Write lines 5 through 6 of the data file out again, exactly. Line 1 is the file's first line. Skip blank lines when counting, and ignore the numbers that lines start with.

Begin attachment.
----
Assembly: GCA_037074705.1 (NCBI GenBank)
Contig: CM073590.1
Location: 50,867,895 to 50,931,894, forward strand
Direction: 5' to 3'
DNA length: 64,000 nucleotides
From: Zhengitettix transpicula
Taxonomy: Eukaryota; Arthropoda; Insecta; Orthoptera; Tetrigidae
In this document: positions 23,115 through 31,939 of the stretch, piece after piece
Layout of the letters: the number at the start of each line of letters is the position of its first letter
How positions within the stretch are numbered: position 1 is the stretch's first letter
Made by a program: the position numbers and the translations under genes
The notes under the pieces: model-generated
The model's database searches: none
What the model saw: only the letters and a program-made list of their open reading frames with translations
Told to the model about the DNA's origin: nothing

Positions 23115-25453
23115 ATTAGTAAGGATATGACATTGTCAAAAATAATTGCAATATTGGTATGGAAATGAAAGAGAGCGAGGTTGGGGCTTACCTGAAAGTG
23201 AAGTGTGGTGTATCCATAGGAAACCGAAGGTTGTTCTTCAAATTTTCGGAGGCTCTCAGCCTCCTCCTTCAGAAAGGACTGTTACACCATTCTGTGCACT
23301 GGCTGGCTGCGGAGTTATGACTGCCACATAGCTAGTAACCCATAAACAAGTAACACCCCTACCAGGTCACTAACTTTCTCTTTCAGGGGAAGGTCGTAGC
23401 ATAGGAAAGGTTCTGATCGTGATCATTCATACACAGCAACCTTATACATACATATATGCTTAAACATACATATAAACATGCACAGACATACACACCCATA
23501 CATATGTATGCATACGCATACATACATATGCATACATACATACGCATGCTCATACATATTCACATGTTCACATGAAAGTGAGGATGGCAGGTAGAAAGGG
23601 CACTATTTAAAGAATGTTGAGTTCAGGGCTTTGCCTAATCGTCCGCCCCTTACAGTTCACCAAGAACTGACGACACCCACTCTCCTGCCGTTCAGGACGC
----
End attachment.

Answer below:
DNA length: 64,000 nucleotides
From: Zhengitettix transpicula